The development of computational methods capable of analyzing -omics data at the individual level is critical for the success of precision medicine. Although unprecedented opportunities now exist to gather data on an individual's -omics profile ('personalome'), interpreting and extracting meaningful information from single-subject -omics remain underdeveloped, particularly for quantitative non-sequence measurements, including complete transcriptome or proteome expression and metabolite abundance. Conventional bioinformatics approaches have largely been designed for making population-level inferences about 'average' disease processes; thus, they may not adequately capture and describe individual variability. Novel approaches intended to exploit a variety of -omics data are required for identifying individualized signals for meaningful interpretation. In this review-intended for biomedical researchers, computational biologists and bioinformaticians-we survey emerging computational and translational informatics methods capable of constructing a single subject's 'personalome' for predicting clinical outcomes or therapeutic responses, with an emphasis on methods that provide interpretable readouts. Key points: (i) the single-subject analytics of the transcriptome shows the greatest development to date and, (ii) the methods were all validated in simulations, cross-validations or independent retrospective data sets. This survey uncovers a growing field that offers numerous opportunities for the development of novel validation methods and opens the door for future studies focusing on the interpretation of comprehensive 'personalomes' through the integration of multiple -omics, providing valuable insights into individual patient outcomes and treatments.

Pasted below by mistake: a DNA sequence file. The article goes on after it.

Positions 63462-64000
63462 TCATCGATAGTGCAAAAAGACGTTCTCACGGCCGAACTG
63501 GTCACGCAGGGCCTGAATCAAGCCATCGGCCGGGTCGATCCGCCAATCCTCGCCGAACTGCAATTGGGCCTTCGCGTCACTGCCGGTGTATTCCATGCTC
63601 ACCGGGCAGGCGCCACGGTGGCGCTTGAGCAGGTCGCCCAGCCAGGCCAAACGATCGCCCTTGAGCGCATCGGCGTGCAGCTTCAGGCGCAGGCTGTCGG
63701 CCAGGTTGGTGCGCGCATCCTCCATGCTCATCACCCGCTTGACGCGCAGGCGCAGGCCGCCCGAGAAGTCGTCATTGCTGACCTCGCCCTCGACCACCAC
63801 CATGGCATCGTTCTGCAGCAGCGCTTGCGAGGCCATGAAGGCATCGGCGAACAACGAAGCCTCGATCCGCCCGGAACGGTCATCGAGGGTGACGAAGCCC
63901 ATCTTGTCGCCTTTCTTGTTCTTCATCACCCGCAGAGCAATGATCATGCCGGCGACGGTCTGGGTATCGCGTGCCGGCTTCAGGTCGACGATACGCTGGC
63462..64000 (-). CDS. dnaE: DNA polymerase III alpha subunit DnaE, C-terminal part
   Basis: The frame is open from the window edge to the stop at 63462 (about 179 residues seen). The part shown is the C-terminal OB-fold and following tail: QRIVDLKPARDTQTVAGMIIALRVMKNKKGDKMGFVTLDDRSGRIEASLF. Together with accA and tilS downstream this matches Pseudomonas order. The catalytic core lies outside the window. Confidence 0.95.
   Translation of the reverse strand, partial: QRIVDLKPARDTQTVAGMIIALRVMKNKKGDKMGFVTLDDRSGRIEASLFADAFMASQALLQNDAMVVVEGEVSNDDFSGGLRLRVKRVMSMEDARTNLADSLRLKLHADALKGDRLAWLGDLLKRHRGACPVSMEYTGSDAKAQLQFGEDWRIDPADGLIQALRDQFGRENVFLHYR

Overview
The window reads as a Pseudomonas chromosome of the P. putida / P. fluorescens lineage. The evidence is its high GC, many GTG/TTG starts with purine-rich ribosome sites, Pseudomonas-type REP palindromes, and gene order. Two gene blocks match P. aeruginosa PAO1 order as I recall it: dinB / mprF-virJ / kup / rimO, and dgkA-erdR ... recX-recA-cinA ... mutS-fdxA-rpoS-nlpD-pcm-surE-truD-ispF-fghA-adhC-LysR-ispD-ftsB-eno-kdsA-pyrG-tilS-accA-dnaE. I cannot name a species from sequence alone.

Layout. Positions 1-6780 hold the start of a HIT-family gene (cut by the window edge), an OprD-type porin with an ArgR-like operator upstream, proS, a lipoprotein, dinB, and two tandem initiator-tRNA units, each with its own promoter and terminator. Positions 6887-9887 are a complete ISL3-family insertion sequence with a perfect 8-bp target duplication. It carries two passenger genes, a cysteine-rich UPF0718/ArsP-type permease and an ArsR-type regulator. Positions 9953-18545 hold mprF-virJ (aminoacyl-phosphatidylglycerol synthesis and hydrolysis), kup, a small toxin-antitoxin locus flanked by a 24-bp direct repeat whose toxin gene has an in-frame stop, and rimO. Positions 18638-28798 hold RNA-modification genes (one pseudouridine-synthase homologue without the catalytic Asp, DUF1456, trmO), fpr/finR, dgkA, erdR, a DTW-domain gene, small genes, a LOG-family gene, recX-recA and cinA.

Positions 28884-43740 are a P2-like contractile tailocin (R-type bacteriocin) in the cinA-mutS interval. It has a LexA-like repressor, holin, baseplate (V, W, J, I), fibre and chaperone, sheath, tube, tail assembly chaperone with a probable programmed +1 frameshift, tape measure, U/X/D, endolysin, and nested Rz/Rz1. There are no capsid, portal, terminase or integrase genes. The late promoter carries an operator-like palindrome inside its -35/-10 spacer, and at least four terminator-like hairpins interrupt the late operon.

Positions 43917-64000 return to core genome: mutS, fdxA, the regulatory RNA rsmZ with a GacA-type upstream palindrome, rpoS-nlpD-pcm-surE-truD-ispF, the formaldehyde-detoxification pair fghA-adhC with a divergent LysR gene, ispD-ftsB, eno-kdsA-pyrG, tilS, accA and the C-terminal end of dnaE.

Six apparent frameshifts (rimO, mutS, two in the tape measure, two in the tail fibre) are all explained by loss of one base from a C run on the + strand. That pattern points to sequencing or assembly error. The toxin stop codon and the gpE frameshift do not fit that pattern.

Keywords: n-of-1; personalome; precision medicine; single-subject studies.
© The Author 2017. Published by Oxford University Press.